The Consultant - 2008 - (Page 17)

FEATURE The Future of Forestry Education: Will We Prepare Relics or Icons? BY BOB IZLAR DIRECTOR, CENTER FOR FOREST BUSINESS UNIVERSITY OF GEORGIA WARNELL SCHOOL OF FORESTRY AND NATURAL RESOURCES WHAT WILL FORESTRY EDUCATION LOOK LIKE IN THE FUTURE? As part of the ACF annual meeting’s three-person panel discussion on forestry education, I was asked to describe the future. That can be a daunting job, but at least I have a 50 percent chance of being right. It has been said that a good forecaster forecasts often. Business literature is littered with famous prognostications by the most eminent fellows who got it absolutely dead wrong. So, anything I say will be very measured. I am not a dean or a professor, but I do teach, and I have enough gray-haired experience to speak on this subject. I am not going to address the broad sweep of the future of natural resources education, just forestry. Forestry is my education, my calling, my cause and my passion. When I was first asked to speak on forestry education in the future, I asked myself these questions: • Why bother? • Will we even have forestry as a separate curriculum in institutions of higher learning? • Will we be allowed to practice forest management? • On whose land will we practice forestry? Forestry as a separate curriculum is being challenged in many public forums, even in the pages of the Journal of Forestry and amongst “traditional” forestry faculty who now seem to have migrated to a more holistic, natural resources education approach. Even my own school has added a “natural resources” tag to its title. Many others have either dropped “forestry” from their names or relegated it to a minor subheading. How should those who value traditional forestry respond? Will we become icons for future professionals or become relics? Bob Izlar FROM A “C” CHANGE TO A SEA CHANGE Before we can determine if we will become icons or relics, we have to ask what the future forest employment model will be. I have heard forestry professors, university administrators and practicing foresters say that forestry is either dead or of only minor importance now. I do not subscribe to their argument. They are not THE CONSULTANT 2008 17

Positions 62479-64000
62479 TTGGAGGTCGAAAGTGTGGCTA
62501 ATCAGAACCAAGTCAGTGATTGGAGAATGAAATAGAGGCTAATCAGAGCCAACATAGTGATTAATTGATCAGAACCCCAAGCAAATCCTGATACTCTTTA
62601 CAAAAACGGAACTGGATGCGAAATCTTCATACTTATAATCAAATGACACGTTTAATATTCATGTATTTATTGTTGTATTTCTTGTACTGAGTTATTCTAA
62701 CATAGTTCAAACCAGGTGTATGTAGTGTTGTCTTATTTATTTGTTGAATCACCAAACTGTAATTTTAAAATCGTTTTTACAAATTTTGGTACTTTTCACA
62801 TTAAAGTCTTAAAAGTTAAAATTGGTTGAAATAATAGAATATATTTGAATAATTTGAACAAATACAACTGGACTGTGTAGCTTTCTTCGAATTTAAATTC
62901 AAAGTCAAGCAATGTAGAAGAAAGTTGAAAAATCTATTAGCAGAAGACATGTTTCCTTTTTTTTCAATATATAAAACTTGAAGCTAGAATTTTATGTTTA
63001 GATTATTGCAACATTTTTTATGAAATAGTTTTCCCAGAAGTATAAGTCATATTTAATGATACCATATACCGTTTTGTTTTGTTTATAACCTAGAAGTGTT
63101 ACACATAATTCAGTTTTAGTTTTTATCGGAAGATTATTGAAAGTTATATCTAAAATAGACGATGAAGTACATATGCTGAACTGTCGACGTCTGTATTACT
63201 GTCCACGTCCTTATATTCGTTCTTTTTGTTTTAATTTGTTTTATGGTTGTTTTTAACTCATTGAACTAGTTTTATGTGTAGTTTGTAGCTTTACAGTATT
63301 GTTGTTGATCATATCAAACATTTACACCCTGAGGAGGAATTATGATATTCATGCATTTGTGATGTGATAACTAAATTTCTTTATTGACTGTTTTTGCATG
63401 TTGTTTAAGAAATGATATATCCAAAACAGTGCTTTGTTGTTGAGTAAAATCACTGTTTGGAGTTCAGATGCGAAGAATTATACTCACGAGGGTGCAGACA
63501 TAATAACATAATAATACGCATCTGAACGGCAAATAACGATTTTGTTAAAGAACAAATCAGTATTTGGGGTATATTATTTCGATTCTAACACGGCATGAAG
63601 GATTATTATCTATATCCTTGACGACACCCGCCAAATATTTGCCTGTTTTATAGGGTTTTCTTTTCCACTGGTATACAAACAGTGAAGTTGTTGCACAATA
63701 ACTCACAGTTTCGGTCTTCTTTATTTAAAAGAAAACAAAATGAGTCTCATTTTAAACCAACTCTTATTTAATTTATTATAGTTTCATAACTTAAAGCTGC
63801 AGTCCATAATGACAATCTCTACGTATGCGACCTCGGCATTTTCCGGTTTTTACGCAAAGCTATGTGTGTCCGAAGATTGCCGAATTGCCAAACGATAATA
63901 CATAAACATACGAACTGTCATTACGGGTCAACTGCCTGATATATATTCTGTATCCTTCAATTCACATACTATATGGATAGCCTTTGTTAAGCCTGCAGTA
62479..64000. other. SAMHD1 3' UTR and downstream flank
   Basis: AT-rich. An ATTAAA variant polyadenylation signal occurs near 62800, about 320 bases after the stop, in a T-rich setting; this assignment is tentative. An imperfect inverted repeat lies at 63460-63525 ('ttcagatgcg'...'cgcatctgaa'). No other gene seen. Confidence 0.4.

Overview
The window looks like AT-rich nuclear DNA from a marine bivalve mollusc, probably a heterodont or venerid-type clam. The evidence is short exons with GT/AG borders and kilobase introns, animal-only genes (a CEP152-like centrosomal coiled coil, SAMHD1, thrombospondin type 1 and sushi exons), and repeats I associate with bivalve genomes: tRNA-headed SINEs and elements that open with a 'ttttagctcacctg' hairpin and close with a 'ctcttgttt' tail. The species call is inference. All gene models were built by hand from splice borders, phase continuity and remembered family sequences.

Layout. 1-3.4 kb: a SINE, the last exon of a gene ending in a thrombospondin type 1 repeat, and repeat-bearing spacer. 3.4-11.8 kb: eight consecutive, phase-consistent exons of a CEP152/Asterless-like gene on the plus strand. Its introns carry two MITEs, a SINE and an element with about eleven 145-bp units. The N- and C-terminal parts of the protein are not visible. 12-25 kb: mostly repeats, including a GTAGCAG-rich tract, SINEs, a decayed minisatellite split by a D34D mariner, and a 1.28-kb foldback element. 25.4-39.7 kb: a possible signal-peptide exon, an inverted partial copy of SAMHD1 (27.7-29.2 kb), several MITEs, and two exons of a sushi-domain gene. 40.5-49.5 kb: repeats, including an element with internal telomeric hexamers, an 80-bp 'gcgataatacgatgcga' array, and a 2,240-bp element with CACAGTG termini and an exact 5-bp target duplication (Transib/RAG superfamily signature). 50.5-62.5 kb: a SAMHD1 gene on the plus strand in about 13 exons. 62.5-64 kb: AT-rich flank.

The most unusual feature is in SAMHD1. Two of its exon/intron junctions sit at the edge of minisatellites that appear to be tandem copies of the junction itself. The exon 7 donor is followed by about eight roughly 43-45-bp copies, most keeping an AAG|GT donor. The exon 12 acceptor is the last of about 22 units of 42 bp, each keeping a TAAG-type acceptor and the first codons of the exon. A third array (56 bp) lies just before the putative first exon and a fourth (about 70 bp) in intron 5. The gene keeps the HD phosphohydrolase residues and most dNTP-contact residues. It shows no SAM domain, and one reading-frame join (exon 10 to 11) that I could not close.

Table of Contents for the Digital Edition of The Consultant - 2008

Executive Director’s Message Mapping the Future of ACF
President’s Message ACF Celebrates 60 Years
Professional Forestry Education: The Present, from a Texas Perspective
The Future of Forestry Education: Will We Prepare Relics or Icons?
Forestry and Consulting: Yesterday, Today and Tomorrow
Carbon – A Forestry Opportunity?
Advocacy – Its Benefits May Come With Frustrations
Katrina Top 10: Public Policy Advocacy Lessons Learned After Hurricane Disaster
‘Mighty Giants’ Details Rich History of American Chestnut Tree
The Cost of Breaking in New Employees
Hiring Practices: Questions You Shouldn’t Ask a Job Applicant
Graduate Forestry Degrees and Consulting Forestry
Taxation and Land Devaluation: An Examination of the Tax Burden on Non-industrial Private Landowners
Forester Licensing: Essential to Guarding the Forestry Profession
Forester Licensing: Not Worth the Effort
ACF Code of Ethics: Canon 15 What You Don’t Say or Do Can Hurt You
Philippe Morgan: European Forestry Consultant Extraordinaire
The Final Word: A Tale of Two Technologies

The Consultant - 2008